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UK Mortgage Banks Call in the Loans - Housing Market Deflation

Housing-Market / UK Housing Mar 01, 2008 - 09:31 AM GMT

By: Nadeem_Walayat

Housing-Market Best Financial Markets Analysis ArticleThe British Bankers Association mortgage lending statistics reveal a contraction in the total amount of outstanding mortgage debt amongst its UK member banks, of nearly £6 billion from the peak set in October 2007. Whilst the amount may seem small in terms of the size of total mortgage debt of some $1.2 trillions, it is however opposite to the atmosphere of rising mortgage debt that sustained the housing bull market.


The contraction in mortgage debt following the credit crunch clearly signifies a tightening in credit requirements for mortgages across the board, as the risks of increased bad debts also increases the probability of further bank failures following on from the Northern Rock Bank bust in September 07.

New Mortgages Supply Contraction

One of the major lynch pins of the UK's economic boom has been easy credit that lead to house price inflation which enabled home owners to make mortgage equity withdrawals for consumption. Since the credit crunch started to bite there has been a sharp drop in the number of new mortgages for home purchases and equity withdrawals which is contributing to the downward deflationary spiral of UK house prices, consumer spending and economic activity.

An estimated 1.4 million home owners on low fixed rate mortgages taken out during the height of the housing boom, well before the credit crunch started to bite, will increasingly find it difficult to obtain favorable mortgage deals as their fixed rate deals expire as there has been a contraction in the supply of current fixed rate mortgage products which now carry much tighter lending criteria and arrangement costs. Therefore many borrowers mortgages will reset to and remain at high standard variable rates which increases the risks of a surge in repossessions.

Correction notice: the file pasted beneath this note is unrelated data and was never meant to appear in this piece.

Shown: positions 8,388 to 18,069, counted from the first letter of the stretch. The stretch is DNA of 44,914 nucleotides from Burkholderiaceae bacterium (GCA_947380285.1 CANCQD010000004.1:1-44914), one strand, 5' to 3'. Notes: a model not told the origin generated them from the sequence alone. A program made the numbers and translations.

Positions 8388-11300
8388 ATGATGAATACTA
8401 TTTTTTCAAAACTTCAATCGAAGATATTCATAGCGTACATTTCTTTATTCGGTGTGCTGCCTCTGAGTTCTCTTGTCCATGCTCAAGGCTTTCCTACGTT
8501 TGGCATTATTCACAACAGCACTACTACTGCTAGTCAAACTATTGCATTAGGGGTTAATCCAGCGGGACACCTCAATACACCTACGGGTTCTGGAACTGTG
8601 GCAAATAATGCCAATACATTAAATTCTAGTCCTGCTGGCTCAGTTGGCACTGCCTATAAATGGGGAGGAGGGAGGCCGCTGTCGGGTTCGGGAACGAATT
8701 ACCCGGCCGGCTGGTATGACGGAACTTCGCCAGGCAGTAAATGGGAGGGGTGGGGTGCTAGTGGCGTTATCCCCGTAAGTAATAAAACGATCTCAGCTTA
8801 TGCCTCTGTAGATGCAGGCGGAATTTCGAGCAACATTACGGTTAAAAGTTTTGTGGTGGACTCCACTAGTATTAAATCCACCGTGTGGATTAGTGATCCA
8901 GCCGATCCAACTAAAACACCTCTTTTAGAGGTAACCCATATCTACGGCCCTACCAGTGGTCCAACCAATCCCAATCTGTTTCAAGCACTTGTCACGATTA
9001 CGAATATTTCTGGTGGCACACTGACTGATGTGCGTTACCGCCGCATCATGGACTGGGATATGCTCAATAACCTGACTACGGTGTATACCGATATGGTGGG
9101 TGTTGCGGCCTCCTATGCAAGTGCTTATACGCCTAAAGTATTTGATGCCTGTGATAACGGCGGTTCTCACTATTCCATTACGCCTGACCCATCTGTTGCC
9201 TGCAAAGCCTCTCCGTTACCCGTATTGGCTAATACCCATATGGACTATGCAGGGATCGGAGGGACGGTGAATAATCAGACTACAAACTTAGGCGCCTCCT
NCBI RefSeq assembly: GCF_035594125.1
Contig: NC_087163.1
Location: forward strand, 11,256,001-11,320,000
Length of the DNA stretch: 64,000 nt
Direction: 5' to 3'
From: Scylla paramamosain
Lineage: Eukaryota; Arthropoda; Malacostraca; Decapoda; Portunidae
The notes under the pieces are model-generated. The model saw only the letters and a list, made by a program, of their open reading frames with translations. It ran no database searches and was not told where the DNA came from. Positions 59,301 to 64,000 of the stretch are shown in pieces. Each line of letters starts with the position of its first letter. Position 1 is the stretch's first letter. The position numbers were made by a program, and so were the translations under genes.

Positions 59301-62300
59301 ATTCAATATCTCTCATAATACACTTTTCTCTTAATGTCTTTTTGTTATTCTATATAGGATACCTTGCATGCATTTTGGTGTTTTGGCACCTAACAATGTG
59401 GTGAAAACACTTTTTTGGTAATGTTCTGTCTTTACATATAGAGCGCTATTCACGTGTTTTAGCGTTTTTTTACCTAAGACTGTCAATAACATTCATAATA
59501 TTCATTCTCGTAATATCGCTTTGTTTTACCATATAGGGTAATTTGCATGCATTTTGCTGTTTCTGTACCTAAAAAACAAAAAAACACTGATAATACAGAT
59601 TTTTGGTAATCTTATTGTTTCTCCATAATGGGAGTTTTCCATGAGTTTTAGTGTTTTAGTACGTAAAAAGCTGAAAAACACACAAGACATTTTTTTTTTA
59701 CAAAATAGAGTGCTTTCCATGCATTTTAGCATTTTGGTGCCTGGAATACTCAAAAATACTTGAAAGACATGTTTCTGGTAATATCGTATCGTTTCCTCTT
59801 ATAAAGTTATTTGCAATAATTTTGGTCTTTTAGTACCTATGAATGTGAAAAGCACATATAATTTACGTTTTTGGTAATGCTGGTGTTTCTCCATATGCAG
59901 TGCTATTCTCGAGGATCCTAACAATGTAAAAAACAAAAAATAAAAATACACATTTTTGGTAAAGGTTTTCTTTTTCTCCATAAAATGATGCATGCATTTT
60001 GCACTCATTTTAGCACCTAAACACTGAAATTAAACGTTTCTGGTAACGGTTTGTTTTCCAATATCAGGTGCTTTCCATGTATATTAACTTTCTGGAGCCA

Therefore the mortgage debt statistics confirm the Market Oracle forecast as of August 2007 for a fall in average UK house prices of 15% over two years to August 2009. With house price data to date confirming the trend.

UK Interest rates are on track with the Market Oracle forecast as of August 07 and Sept 07 for UK interest rates to fall to 5% by September 2008, this was revised lower to 4.75% in January 2008 , following the US Panic rate cut 0.75% on 22nd Jan 08 to 3.5% which was later followed by a further 0.5% cut to 3%. However, UK Interest rate cuts won't be of much help to home owners due to the impact of the wealth effect going into reverse as house prices continue their month on month declines. For example on an average mortgage of £150k, a 0.25% cut in interest rates would result in a cut in monthly repayments of just £31. Whereas a decline in house prices of 0.5% per month results in a monthly loss of equity of £950 on an average £190,000 property. Therefore many market commentators and economists expecting a series of rate cuts to turn the UK housing market around may be surprised that the rate cuts will have very little impact on the deflating housing market.

By Nadeem Walayat

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Nadeem Walayat has over 20 years experience of trading, analysing and forecasting the financial markets, including one of few who both anticipated and Beat the 1987 Crash. Nadeem is the Editor of The Market Oracle, a FREE Daily Financial Markets Analysis & Forecasting online publication. We present in-depth analysis from over 120 experienced analysts on a range of views of the probable direction of the financial markets. Thus enabling our readers to arrive at an informed opinion on future market direction. http://www.marketoracle.co.uk

Disclaimer: The above is a matter of opinion provided for general information purposes only and is not intended as investment advice. Information and analysis above are derived from sources and utilising methods believed to be reliable, but we cannot accept responsibility for any trading losses you may incur as a result of this analysis. Individuals should consult with their personal financial advisors before engaging in any trading activities.

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